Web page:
U.S. Serviceman Killed by ISIS Forces in Northern Iraq

U.S. Secretary of Defense Ash Carter testifies on operations against the Islamic State militant group, on Capitol Hill, Washington, D.C., April 28. Jonathan Ernst/Reuters

An American serviceman died in combat against Islamic State (ISIS) forces in northern Iraq on Tuesday.

The U.S. serviceman died as "a result of enemy fire," according to the U.S.-led coalition of forces—known as Operation Inherent Resolve—that is fighting ISIS. "Further information will be released as appropriate," the statement reads.

He is third U.S. military casualty since U.S. troops returned to the country nearly two years ago to fight the jihadist group.

The serviceman was killed after ISIS militants broke through Kurdish barriers in northern Iraq at around 9:30 a.m. local time, an unidentified U.S. military official told ABC News. The servicemember was in northern Iraq in an advise-and-assist role and was helping Kurdish Peshmerga forces, who are supported by the U.S.-led coalition in the fight against ISIS.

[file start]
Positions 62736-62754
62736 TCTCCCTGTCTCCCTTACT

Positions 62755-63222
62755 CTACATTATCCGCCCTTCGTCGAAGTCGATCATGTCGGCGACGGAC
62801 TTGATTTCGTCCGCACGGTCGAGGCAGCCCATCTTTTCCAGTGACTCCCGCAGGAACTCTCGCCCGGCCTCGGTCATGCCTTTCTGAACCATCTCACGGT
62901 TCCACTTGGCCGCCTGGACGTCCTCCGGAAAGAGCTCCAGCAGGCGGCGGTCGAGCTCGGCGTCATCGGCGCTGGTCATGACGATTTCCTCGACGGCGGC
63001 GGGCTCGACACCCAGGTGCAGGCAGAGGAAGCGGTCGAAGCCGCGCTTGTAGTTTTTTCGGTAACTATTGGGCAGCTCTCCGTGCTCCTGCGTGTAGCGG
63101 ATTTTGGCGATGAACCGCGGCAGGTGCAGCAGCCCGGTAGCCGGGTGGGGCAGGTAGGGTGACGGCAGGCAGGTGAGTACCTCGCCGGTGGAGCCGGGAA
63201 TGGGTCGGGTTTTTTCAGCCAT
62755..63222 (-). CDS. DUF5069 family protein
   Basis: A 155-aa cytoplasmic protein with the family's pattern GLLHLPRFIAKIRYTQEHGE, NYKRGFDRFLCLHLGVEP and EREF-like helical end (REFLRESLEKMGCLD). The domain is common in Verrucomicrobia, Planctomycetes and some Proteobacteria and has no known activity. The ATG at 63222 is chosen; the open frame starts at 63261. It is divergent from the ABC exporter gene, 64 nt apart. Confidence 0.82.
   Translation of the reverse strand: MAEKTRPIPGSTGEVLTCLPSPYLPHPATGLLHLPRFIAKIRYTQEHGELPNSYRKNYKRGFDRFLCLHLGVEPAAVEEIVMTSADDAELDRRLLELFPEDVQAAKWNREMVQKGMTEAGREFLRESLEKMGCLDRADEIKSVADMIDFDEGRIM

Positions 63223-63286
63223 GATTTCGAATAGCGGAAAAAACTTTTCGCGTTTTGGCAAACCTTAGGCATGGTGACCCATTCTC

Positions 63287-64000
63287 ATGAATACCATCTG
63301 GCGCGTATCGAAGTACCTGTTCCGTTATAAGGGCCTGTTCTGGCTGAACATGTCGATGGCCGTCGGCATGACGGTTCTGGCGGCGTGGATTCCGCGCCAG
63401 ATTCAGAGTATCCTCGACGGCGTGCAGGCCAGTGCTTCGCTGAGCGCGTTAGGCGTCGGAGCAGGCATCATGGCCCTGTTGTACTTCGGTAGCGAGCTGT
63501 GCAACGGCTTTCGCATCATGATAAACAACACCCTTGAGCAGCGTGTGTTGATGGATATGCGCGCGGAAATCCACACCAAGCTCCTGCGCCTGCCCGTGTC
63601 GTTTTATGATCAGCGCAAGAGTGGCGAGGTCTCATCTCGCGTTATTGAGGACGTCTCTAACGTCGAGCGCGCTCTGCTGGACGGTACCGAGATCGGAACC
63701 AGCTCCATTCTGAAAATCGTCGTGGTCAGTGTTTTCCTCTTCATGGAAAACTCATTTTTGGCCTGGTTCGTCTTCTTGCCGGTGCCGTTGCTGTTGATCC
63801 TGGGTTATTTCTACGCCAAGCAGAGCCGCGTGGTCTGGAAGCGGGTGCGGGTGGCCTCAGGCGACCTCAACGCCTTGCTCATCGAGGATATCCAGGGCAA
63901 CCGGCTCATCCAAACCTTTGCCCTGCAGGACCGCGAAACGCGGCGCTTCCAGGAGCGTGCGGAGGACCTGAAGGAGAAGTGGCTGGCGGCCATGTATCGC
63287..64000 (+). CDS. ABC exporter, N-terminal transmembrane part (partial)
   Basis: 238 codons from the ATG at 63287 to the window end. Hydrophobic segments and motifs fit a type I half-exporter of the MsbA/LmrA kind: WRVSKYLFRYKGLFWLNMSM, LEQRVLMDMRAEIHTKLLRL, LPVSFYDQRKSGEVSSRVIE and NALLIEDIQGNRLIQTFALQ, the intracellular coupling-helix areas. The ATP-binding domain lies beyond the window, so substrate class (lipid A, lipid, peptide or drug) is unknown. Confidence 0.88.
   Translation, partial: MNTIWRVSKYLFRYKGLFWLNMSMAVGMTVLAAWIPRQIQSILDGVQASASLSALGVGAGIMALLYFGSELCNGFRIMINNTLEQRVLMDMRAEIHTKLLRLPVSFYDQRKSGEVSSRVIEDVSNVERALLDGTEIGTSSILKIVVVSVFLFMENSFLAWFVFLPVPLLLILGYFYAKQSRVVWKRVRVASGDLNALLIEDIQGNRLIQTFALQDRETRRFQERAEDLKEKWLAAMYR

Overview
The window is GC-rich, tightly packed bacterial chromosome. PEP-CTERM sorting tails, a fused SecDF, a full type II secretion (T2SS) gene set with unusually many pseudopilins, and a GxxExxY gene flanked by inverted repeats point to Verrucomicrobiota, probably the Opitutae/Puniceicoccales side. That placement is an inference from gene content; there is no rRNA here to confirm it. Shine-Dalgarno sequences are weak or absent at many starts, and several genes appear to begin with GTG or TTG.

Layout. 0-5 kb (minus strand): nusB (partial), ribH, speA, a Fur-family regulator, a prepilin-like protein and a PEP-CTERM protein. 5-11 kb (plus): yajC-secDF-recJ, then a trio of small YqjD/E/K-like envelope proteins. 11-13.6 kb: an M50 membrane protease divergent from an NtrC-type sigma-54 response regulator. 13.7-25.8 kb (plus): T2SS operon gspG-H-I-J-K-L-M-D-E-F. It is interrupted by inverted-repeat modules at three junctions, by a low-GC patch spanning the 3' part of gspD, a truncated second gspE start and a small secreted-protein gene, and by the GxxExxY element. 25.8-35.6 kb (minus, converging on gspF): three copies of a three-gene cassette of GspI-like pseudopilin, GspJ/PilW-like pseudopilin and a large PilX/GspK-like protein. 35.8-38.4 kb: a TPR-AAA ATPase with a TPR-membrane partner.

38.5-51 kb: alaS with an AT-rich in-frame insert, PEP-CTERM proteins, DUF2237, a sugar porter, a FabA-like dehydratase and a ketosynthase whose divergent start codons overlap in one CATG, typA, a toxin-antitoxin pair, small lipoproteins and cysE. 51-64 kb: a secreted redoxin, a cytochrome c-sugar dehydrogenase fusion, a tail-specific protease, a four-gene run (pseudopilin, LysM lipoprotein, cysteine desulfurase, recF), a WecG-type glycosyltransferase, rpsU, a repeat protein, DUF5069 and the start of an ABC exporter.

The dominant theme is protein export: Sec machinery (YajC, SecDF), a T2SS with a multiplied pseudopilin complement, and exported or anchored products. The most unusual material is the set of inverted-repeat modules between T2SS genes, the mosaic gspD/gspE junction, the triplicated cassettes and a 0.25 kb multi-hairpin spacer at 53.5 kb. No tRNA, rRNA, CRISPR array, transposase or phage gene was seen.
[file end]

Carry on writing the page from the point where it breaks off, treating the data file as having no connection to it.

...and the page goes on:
"It is a combat death, of course, and a very sad loss. I don't know all the circumstances of it," U.S. Defense Secretary Ash Carter told reporters during a trip to Germany on Tuesday.

Due to the serviceman's advise-and-assist position, he was located away from the frontlines. The serviceman's death comes several weeks after the announcement that 200 additional U.S. troops would be sent to Iraq to advise Iraqi forces in the fight against ISIS that would see them positioned closer to the frontlines.

In March, Marine Staff Sgt. Louis F. Cardin, 27, was killed when an ISIS-launched rocket hit his artillery support base in northern Iraq. In October 2015, Army Master Sgt. Josh Wheeler, a member of the elite Delta Force, was killed by ISIS fire during the rescue of 70 Iraqi hostages who were captured by ISIS.

This is a breaking new story. More information will be added when it becomes available.